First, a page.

Dozens of polar bears invaded a small Russian military town nestled on the southern end of the Arctic islands of Novaya Zemlya, forcing authorities to declare a state of emergency.
Since December, 52 polar bears have terrorized Belushya Guba, a small town of about 560 people. The bears were moving from south to north to find food when they spotted a plentiful source: trash bins full of edible waste.
“People are scared, afraid to leave their houses. Their daily activities are disrupted, parents are afraid to let the children go to school and kindergarten,” local official Aleksandr Minaev said in a statement.
Precautions have been taken to protect school children and special escorts shuttle military personnel around the town, what’s troubling, however, is that the bears are unfazed by attempts to scare them off.
“I have been in Novaya Zemlya since 1983, but there has never been so many polar bears in the vicinity.” Zhigansha Musin, head of Novaya Zemlya’s government, told the TASS news agency.
“I recall that over five polar bears are in the [military] garrison chasing people and entering residential buildings,” Musin said.
Local officials are considering culling the bears, though Russia’s wildlife agency has not issued any licenses to kill polar bears. Polar bears are a protected species in Russia, like in other Arctic countries, and will send scientists to assess the situation.
“However, if a cull is banned, we will have to embark on a longer and less safe way for local residents,” Musin added. “A total of 50 polar bears are near the human settlements so we have loads of work ahead.” (RELATED: Trump Tells Democrats To Embrace Ocasio-Cortez’s Green New Deal)
Predictably, global warming has been blamed for the horde of polar bears moving into Belushya Guba. News reports of the event point to declining Arctic sea ice cover around Novaya Zemlya as behind why an unprecedented amount of bears are forced onto land.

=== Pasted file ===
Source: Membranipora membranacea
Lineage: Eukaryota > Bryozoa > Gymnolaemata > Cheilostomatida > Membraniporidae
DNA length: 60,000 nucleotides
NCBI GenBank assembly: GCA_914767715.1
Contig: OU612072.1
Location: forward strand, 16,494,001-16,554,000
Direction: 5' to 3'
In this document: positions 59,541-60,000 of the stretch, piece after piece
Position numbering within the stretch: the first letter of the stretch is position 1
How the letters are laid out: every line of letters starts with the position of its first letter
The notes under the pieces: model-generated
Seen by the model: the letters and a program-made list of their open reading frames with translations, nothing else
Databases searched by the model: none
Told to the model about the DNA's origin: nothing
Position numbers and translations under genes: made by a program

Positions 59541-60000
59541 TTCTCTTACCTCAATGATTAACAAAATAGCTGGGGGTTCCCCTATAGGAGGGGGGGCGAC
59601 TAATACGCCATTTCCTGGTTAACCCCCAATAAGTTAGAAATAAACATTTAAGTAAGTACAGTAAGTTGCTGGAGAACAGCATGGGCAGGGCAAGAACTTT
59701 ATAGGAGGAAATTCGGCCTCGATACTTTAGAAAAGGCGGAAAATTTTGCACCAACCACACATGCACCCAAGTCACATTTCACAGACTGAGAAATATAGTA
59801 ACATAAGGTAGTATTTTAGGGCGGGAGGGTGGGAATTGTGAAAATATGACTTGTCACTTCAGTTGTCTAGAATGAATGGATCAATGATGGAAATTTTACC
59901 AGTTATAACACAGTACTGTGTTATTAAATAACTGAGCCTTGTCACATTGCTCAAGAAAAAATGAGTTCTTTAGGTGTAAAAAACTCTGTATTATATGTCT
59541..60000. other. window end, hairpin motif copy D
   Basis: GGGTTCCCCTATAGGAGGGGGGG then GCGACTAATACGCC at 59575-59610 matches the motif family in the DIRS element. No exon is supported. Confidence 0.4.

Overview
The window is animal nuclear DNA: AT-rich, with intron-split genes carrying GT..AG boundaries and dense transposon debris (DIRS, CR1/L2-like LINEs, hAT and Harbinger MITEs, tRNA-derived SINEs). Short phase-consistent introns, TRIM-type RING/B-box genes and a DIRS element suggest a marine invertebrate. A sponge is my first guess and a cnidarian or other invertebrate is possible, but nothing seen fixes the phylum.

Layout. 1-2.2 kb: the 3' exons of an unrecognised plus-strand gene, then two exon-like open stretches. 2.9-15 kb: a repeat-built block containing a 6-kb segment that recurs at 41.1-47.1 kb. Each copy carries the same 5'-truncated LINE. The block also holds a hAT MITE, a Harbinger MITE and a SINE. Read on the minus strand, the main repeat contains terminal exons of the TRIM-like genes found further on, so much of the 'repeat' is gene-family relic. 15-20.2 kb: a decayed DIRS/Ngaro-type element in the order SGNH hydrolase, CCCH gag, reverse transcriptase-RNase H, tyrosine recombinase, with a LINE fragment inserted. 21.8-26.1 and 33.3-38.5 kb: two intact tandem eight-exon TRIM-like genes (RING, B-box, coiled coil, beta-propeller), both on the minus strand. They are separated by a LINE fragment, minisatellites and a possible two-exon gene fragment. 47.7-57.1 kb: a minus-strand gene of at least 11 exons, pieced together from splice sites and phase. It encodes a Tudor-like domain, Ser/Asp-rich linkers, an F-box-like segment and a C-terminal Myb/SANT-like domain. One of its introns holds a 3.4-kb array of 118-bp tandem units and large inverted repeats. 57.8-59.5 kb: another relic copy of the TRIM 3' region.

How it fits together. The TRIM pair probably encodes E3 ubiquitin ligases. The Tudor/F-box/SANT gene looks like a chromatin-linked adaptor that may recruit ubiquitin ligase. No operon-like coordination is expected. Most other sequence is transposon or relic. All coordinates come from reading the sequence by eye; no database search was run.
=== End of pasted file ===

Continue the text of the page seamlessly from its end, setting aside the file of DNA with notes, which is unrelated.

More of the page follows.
“Global warming is blamed for the problem but as is so often the case, that claim does not stand up to scrutiny,” veteran zoologist Susan Crockford wrote of the event on her blog PolarBearScience.com.
Crockford said “the region has not had abundant sea ice by December in more than 30 years, yet this is the first time the town has had such a problem with polar bears. Polar bears in winter can be very dangerous, as they are often lean and desperately hungry.”
Polar bears were listed as “threatened” under the Endangered Species Act in 2008, becoming the first species U.S. officials listed because of the future threat of global warming. Polar bear abundance has increased in the last few decades because of restrictions on hunting.
Polar bears rely on sea ice to hunt seals, so scientists predict that reduced Arctic sea ice cover from global warming will force more bears to forage on land. Crockford disagrees in this instance.
“This incident of winter problems with polar bears and others like it reported from the Russian Arctic, almost certainly reflect the confluence of a growing human presence in the Arctic and thriving polar bear populations, not lack of sea ice due to global warming,” Crockford wrote.
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